Star Entertainment on The Spotlight Over Violations


Star Entertainment, a major gaming and hotel company, has come under fire for several transgressions. Recent allegations indicate that it may have violated criminal, business, and gaming laws.

By putting up its controversial China UnionPay program, Star Entertainment has been accused of infringing both gambling and criminal legislation in NSW, as well as the Corporations Act by allegedly failing to satisfy its ongoing disclosure duties.

According to the findings of the investigation into Star that was conducted in New South Wales, the company broke the law “every time” it swiped China UnionPay cards in the hotel lobby and then sent money to the casino before the players’ payments were finished being processed. This may constitute up to 2,000 breaches of the Casino Control Act.

It has also been suggested that to achieve a financial advantage by sending “a number of false and even dishonest emails” to NAB, Star’s management may have violated the NSW Crimes Act.

Prior to this investigation, the inquiry was informed that a $2 billion Chinese-born high-roller at Star Sydney had raised money-laundering suspicions. According to evidence from Star employees, the Bank of China in Macau was also provided with bogus source-of-funds documentation.

Also, Star’s legal staff members were present. They sat through the discussion regarding its use of legal professional privilege and described several Star legal procedures as unethical.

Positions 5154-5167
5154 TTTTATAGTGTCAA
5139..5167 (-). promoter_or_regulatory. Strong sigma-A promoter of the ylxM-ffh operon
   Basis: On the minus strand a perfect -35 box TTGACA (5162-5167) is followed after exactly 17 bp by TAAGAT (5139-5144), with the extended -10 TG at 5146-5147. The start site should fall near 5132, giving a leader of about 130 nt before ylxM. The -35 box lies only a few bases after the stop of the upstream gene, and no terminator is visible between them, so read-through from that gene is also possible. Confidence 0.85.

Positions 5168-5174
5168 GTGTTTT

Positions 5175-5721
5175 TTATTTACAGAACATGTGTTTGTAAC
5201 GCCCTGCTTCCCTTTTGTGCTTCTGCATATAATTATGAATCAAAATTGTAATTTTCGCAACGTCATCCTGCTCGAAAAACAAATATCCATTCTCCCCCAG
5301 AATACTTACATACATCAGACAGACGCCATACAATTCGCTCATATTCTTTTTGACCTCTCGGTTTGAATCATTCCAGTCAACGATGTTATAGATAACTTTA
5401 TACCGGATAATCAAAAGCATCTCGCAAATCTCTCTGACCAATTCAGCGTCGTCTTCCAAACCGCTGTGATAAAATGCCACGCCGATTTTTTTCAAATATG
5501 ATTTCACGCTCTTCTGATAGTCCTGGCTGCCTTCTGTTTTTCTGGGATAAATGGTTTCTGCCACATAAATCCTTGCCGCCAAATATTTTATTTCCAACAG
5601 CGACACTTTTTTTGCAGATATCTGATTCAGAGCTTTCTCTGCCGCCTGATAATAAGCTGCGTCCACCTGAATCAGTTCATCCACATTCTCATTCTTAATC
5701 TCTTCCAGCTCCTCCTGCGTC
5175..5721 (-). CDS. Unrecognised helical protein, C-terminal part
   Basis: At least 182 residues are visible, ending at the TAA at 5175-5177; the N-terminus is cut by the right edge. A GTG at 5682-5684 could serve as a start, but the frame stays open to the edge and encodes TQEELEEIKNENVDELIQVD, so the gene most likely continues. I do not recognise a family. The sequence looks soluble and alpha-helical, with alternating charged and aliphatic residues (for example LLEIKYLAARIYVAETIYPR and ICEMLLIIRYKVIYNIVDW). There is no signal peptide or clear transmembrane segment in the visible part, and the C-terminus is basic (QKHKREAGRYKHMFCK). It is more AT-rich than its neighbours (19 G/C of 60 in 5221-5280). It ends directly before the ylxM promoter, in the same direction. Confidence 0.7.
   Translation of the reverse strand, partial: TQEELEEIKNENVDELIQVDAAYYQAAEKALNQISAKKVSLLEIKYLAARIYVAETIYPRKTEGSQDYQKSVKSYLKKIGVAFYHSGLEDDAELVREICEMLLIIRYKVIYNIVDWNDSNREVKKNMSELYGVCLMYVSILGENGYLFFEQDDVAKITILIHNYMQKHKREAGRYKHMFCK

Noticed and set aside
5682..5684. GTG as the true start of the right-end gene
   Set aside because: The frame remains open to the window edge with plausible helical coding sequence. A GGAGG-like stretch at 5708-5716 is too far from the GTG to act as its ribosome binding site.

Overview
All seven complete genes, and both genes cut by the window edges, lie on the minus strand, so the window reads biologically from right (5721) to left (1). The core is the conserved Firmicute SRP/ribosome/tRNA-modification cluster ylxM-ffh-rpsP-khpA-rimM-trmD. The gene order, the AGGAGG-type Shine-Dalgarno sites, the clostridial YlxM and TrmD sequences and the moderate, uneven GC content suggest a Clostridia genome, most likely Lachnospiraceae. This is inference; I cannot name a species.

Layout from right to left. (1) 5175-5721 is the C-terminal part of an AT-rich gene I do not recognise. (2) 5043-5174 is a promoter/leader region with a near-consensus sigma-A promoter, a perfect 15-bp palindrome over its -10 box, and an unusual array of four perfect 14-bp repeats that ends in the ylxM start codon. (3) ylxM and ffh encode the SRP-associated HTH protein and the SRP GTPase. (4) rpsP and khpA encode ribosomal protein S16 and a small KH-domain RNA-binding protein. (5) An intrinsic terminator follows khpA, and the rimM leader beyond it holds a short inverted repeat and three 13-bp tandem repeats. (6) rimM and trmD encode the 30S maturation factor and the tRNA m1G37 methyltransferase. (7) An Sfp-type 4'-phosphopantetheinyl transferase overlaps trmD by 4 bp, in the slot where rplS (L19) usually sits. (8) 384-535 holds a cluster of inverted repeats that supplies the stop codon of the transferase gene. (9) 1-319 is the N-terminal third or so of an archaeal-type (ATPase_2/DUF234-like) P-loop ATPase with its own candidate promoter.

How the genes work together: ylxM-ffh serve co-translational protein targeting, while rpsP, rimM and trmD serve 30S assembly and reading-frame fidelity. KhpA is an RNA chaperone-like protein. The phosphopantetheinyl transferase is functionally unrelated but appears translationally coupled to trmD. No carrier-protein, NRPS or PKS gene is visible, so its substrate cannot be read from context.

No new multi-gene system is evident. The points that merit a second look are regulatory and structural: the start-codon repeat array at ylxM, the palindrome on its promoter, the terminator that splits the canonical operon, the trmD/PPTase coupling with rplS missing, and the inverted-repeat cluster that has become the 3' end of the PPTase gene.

What Next?

The probe has already led to the suspension of both domestic and foreign rebate play programs, as well as the resignation of several directors and senior executives. It’s possible, though, that things may get worse.

It is highly likely that the Star will lose its Sydney casino license after this week’s hearings, but like Crown Resorts, the NSW watchdog may give it a chance to redeem itself before closing its doors.

Over the last year, Crown Resorts has also been the subject of three state investigations, which gives a pattern for how this may look. This may involve a temporary license, the supervision of an external monitor, and rigorous standards for governance structures, staff changes, and remediation programs.

The failure of AUSTRAC and state casino watchdogs to work together to prevent money laundering is a common element in all four casino investigations. For the market to have trust that casinos cannot be readily infiltrated by organized crime and used to launder dirty money, one of the country’s main investors believes that a nationally uniform structure is urgently required.

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